C. H. Sisson in Exile, or, Versions and Perversions of Ovid’s Tristia
C. H. Sisson strongly identifies with Augustan poets such as Horace, Vergil, and Ovid in his translations of their works, and certain poems reflect their profound influence on him (e.g. “Horace”, “Eclogue”) (As he says in the preface to his Collected Translations [Manchester: Carcanet Press, 1996], xi: “My own verse has been profoundly affected by the interests and aspirations indicated by my choice of matter to translate, and what I have been able to do, and such understanding as I have been able to achieve of the nature of poetry, has depended in no small degree on my non-resistance, over the decades, to the temptations of translation”). While Sisson comments on the importance “for the contemporary poet to dip into” Ovid’s Metamorphoses (See his commentary on lines 401–11 of his translation of Horace’s Ars Poetica in C. H. Sisson, Collected Translations [Manchester: Carcanet Press, 1996], 359), Ovid’s exile figures in multiple poems and becomes a trope that links Sisson’s conception of poetry, politics, aging, and death.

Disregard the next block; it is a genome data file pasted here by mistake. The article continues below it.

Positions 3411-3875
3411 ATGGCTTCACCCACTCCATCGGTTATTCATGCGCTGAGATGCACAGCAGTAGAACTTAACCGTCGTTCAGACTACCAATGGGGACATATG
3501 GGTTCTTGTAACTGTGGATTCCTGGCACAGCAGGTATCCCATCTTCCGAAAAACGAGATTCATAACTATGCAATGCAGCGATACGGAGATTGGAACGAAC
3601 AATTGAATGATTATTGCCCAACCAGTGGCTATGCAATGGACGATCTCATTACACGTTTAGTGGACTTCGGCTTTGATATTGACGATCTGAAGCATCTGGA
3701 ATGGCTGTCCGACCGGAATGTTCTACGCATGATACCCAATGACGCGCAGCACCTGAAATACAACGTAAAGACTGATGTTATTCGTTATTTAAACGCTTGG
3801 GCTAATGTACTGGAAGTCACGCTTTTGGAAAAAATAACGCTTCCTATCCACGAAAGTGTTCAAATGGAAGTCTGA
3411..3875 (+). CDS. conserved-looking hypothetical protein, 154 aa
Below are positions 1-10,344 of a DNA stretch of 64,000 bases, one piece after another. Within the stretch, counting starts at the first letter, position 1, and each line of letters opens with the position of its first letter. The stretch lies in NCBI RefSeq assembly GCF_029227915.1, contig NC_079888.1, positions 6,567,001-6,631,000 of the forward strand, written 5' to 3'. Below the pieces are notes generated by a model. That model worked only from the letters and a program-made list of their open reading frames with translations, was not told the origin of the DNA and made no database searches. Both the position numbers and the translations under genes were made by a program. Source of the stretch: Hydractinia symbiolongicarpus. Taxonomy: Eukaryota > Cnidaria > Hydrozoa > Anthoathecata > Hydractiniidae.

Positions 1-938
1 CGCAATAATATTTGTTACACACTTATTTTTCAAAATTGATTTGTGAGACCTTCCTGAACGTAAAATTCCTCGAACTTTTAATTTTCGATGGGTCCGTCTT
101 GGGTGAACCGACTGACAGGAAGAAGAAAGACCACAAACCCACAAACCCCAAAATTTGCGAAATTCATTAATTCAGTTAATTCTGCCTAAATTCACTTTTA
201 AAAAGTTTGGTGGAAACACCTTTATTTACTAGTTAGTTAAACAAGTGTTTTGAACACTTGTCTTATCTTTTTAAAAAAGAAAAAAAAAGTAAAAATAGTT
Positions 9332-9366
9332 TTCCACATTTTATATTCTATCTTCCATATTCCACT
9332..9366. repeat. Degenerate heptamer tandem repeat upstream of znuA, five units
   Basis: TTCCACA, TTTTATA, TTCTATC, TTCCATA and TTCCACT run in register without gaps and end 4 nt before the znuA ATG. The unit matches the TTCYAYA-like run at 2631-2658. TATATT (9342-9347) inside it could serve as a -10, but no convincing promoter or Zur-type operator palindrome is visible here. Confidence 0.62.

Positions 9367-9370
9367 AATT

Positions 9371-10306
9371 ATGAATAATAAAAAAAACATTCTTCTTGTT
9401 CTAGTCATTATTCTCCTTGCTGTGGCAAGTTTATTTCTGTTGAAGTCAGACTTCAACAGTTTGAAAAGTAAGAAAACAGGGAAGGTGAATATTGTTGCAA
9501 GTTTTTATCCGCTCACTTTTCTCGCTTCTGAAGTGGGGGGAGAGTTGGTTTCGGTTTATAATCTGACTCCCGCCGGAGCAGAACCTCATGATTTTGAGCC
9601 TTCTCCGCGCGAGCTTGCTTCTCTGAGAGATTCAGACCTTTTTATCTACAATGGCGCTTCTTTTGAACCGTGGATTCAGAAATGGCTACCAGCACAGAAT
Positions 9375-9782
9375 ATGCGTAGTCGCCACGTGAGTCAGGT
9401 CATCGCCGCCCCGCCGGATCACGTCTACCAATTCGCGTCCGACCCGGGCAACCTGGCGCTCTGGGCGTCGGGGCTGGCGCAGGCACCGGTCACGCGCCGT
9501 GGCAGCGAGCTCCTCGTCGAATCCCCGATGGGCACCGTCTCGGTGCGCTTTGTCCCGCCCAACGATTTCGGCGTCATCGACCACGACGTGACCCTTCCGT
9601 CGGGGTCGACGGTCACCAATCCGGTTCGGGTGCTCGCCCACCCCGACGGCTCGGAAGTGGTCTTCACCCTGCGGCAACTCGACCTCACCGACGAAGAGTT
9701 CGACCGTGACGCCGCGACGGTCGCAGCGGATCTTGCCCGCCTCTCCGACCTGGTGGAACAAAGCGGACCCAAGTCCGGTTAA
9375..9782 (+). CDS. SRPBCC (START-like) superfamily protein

Trinacty, Christopher. "C.H. Sisson in Exile, or, Versions and Perversions of Ovid's Tristia." In C.H. Sisson Reconsidered, edited by Victoria Moul and John Talbot. New York: Palgrave Macmillan, 2023.
Palgrave Macmillan Cham
Series: The New Antiquity (NANT)
C.H. Sissons, Modernist poetry, English poetry, Religious poetry, Poetry in translation, Translation studies